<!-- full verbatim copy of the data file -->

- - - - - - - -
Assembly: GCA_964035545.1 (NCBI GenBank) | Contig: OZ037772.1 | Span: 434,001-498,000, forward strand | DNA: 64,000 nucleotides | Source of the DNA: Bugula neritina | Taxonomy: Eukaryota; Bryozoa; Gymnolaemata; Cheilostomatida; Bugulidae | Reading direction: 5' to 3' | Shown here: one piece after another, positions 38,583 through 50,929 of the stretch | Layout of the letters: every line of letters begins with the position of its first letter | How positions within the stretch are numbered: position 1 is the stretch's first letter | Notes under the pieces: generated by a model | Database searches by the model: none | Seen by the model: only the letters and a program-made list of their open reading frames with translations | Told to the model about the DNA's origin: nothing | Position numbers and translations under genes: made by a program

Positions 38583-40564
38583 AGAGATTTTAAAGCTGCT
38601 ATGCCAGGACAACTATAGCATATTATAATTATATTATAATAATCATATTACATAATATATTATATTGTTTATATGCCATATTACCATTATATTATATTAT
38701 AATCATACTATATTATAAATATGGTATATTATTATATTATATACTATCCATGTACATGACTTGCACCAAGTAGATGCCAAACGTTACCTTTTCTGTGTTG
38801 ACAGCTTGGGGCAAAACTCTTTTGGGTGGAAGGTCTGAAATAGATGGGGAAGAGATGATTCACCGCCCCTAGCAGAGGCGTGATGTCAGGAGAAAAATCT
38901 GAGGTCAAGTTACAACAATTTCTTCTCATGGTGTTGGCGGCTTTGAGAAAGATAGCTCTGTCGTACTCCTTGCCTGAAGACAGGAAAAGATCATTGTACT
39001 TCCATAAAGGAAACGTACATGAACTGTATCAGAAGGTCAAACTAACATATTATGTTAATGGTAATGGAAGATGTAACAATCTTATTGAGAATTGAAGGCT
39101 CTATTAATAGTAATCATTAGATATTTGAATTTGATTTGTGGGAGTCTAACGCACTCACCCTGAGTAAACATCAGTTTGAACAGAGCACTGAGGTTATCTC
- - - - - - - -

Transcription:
Assembly: GCA_964035545.1 (NCBI GenBank) | Contig: OZ037772.1 | Span: 434,001-498,000, forward strand | DNA: 64,000 nucleotides | Source of the DNA: Bugula neritina | Taxonomy: Eukaryota; Bryozoa; Gymnolaemata; Cheilostomatida; Bugulidae | Reading direction: 5' to 3' | Shown here: one piece after another, positions 38,583 through 50,929 of the stretch | Layout of the letters: every line of letters begins with the position of its first letter | How positions within the stretch are numbered: position 1 is the stretch's first letter | Notes under the pieces: generated by a model | Database searches by the model: none | Seen by the model: only the letters and a program-made list of their open reading frames with translations | Told to the model about the DNA's origin: nothing | Position numbers and translations under genes: made by a program

Positions 38583-40564
38583 AGAGATTTTAAAGCTGCT
38601 ATGCCAGGACAACTATAGCATATTATAATTATATTATAATAATCATATTACATAATATATTATATTGTTTATATGCCATATTACCATTATATTATATTAT
38701 AATCATACTATATTATAAATATGGTATATTATTATATTATATACTATCCATGTACATGACTTGCACCAAGTAGATGCCAAACGTTACCTTTTCTGTGTTG
38801 ACAGCTTGGGGCAAAACTCTTTTGGGTGGAAGGTCTGAAATAGATGGGGAAGAGATGATTCACCGCCCCTAGCAGAGGCGTGATGTCAGGAGAAAAATCT
38901 GAGGTCAAGTTACAACAATTTCTTCTCATGGTGTTGGCGGCTTTGAGAAAGATAGCTCTGTCGTACTCCTTGCCTGAAGACAGGAAAAGATCATTGTACT
39001 TCCATAAAGGAAACGTACATGAACTGTATCAGAAGGTCAAACTAACATATTATGTTAATGGTAATGGAAGATGTAACAATCTTATTGAGAATTGAAGGCT
39101 CTATTAATAGTAATCATTAGATATTTGAATTTGATTTGTGGGAGTCTAACGCACTCACCCTGAGTAAACATCAGTTTGAACAGAGCACTGAGGTTATCTC